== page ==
BLUES DANCING

By Diane McKinney-Whetstone

Morrow. 307 pp. $24

Reviewed by Opal Moore

With the publication of her first novel, Tumbling, Diane McKinney-Whetstone positioned herself as a significant new literary voice of a younger generation. The novel's romantic-mythic black characters had both charm and historical perspective. Her clean, well-shaped, rhythmic prose revealed a sophisticated, confident writer teasing out her subject: black folk, in love and suffering.

Blues Dancing, Whetstone's third novel, loses that wonderful prose style but continues her theme of black love. Verdi Mae and Johnson should never have met. Verdi is a "pampered only child of a prosperous preacher and his wife" while Johnson is "a city boy, clinically depressed mother, father who'd left when Johnson was ten." But this is the 1970s, a moment of convergence between blacks and whites and social classes. It is also the beginning of the decade of disillusionment that followed the assassinations of Martin Luther King Jr., Malcolm X, John F. and Bobby Kennedy, shown in instant replay on TV; it is the decade that witnessed the disintegration of the Black Power movement and the introduction of hard drugs into the African-American community. It is the decade of experimentation, so Verdi does not go to Spelman College, that haven for the daughters of the black middle class, and Johnson is plucked from the hard streets of Philadelphia by a social program and sent to a good white state university. There they both meet Rowe, an up-from-poverty, straight-laced, black professor and his wife.

This triple encounter between Verdi Mae, Johnson and Rowe in a "new" white world is not about race. It is about the complicated emotional consequences of the integration of members of distinct class categories -- the unsupervised meenage a trois between a daughter of the black middle class, an unpolished son of the black working class and a bootstrap success story of a college professor tortured by his own fear of black poverty.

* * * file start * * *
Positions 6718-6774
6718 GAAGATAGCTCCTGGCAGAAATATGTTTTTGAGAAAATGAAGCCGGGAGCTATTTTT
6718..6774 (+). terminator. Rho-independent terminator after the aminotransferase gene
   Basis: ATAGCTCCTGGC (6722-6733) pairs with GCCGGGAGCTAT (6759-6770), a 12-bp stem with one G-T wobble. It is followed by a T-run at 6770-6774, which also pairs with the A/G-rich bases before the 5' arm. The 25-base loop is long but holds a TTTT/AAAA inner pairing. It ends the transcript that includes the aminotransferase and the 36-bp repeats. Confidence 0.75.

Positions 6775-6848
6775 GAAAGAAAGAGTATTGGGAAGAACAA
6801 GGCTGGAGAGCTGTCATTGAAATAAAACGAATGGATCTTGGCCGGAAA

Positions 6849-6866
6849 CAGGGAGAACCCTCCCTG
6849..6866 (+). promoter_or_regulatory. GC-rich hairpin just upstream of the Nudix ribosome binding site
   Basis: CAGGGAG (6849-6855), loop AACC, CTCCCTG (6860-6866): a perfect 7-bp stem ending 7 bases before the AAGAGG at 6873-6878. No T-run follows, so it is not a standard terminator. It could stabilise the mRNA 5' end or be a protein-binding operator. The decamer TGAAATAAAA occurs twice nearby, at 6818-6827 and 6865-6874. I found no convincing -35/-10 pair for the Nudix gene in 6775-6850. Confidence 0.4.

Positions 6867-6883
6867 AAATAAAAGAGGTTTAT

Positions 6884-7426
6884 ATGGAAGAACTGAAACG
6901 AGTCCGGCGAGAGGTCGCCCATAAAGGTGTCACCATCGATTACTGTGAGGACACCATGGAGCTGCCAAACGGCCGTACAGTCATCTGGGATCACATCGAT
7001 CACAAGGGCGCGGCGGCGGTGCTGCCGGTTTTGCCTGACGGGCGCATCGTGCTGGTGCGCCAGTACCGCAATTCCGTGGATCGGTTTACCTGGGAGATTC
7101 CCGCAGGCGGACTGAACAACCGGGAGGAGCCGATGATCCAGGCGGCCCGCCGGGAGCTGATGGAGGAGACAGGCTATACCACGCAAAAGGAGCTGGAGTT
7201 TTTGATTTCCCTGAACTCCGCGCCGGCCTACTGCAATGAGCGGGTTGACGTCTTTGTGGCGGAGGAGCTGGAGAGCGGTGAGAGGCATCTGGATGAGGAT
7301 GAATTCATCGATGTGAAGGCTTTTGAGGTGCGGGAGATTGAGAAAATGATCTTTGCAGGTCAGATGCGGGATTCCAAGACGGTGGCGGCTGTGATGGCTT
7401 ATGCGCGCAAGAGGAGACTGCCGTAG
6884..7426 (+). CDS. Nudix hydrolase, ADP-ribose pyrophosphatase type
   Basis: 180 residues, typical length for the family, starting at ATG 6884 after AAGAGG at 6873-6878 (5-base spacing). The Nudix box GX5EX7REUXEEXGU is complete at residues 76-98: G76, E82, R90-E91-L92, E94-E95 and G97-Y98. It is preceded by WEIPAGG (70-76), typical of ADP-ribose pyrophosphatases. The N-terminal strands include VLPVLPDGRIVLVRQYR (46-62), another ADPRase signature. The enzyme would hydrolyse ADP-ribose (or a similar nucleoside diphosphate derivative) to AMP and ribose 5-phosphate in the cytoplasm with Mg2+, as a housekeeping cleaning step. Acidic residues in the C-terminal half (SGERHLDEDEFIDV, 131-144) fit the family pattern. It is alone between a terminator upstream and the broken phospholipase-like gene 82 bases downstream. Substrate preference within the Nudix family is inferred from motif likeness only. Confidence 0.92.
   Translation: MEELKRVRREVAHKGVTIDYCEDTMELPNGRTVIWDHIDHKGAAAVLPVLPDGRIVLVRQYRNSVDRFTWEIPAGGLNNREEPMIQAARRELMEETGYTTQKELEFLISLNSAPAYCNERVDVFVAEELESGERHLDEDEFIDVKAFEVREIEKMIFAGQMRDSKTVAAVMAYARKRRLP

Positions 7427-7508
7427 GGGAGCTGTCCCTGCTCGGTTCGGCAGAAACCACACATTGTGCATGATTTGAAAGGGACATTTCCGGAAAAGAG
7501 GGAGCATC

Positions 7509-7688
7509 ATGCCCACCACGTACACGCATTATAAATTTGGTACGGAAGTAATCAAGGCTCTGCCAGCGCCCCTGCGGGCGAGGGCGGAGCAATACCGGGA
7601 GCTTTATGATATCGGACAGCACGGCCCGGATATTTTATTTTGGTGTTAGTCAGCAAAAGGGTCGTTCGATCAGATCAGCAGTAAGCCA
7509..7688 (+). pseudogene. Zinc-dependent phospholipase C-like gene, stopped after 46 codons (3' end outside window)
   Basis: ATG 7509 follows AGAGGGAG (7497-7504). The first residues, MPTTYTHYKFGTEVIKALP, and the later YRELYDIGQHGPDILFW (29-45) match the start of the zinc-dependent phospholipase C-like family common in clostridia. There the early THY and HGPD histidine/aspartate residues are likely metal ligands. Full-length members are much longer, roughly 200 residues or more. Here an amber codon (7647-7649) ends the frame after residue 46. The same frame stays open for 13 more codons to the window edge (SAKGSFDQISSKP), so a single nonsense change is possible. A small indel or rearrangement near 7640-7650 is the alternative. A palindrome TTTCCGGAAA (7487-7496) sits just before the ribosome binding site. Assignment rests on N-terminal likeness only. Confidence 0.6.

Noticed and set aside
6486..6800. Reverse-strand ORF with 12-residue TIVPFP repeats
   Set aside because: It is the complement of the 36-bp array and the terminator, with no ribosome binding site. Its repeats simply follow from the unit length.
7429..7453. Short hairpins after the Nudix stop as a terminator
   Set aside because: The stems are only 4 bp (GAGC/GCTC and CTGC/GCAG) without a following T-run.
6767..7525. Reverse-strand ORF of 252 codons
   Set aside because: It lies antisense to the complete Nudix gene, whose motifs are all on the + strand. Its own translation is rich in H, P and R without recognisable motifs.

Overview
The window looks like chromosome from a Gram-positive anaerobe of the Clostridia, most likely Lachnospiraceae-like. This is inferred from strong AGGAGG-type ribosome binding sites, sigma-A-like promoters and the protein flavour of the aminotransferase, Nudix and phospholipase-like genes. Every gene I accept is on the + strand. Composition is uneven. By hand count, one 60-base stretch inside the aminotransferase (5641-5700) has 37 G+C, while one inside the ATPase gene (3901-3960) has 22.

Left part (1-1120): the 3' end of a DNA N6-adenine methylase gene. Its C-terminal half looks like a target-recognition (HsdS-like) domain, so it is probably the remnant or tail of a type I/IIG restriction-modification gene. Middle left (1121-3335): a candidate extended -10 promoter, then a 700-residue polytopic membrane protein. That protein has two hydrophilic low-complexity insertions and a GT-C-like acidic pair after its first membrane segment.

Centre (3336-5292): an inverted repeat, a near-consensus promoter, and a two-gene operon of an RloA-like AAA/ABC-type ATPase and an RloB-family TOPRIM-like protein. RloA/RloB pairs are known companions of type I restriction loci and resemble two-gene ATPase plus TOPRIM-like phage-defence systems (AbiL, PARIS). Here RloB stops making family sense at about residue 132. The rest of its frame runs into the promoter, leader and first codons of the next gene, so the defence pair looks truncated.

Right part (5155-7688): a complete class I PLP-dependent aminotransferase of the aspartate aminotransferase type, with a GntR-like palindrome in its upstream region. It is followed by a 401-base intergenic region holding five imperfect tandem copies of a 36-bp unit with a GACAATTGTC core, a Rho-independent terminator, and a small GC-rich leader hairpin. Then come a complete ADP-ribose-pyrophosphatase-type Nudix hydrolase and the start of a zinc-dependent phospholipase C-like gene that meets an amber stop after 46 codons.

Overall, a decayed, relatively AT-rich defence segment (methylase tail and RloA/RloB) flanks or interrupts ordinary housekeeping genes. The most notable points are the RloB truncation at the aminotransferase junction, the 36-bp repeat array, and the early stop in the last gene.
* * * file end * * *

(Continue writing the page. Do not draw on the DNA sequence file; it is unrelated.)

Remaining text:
The trouble begins when Johnson, lonely and saddened by the depressive state of his mother over the loss of his two brothers (one dead, one moved to the opposite coast), begins to experiment with drugs. In a short while, Johnson graduates from a little occasional grass to Quaaludes in orange juice to a heroin habit. Even though Verdi's cousin Kit and her Aunt Posie and a college friend, Tower, all know that Johnson is a junkie, no one intervenes and no one tells Verdi. But when she discovers it (only because Johnson is increasingly impotent), she gives the matter a few moments of thought, then tells him, "Show me, Johnson. Show me what you've gotten yourself into . . . I want to do it too." The narrator explains this amazing decision by saying, "she thought the only way . . . to save him was to understand him." Verdi quickly descends into her own drug dependency but is rescued by Rowe, the married professor whose love for her serves as a frame for the novel and a mild conflict as she and Johnson seek reunion.

In the end, McKinney-Whetstone has too much on her plate. What begins as a story of the profound and needy love between two people, or about class divisions, or about a romantic competition between two men for one idealized black woman (churchgoing and moral yet "a bad girl," intellectual yet naive, coy yet adventuresome and sexually insatiable!), or about the social contradictions of the decade, or about self-esteem and masculine control, ends up being about Verdi's lack of character and substance. The novel, so consistently focused on the romantic, resolves unexpectedly in a sketchily developed subplot: Verdi's professional work as a special needs counselor for children.

If subject matter alone could dictate, Blues Dancing would have been an important novel. However, McKinney-Whetstone only "dibs and dabs," as her characters would say, in the compelling aspects of their conflicts and their complex world. The novel is overly preoccupied with its romantic and sexual detailing while other themes drop in and out of the story as the various plot twists require. Still, we see the talent of the writer elbowing its way into view in some of the more dramatic scenes. One concludes this book hoping that the writer will, like the autistic child Verdi works with, find and accept the difficulty and complexity of her own voice.

Opal Moore teaches literature and creative writing at Spelman College in Atlanta.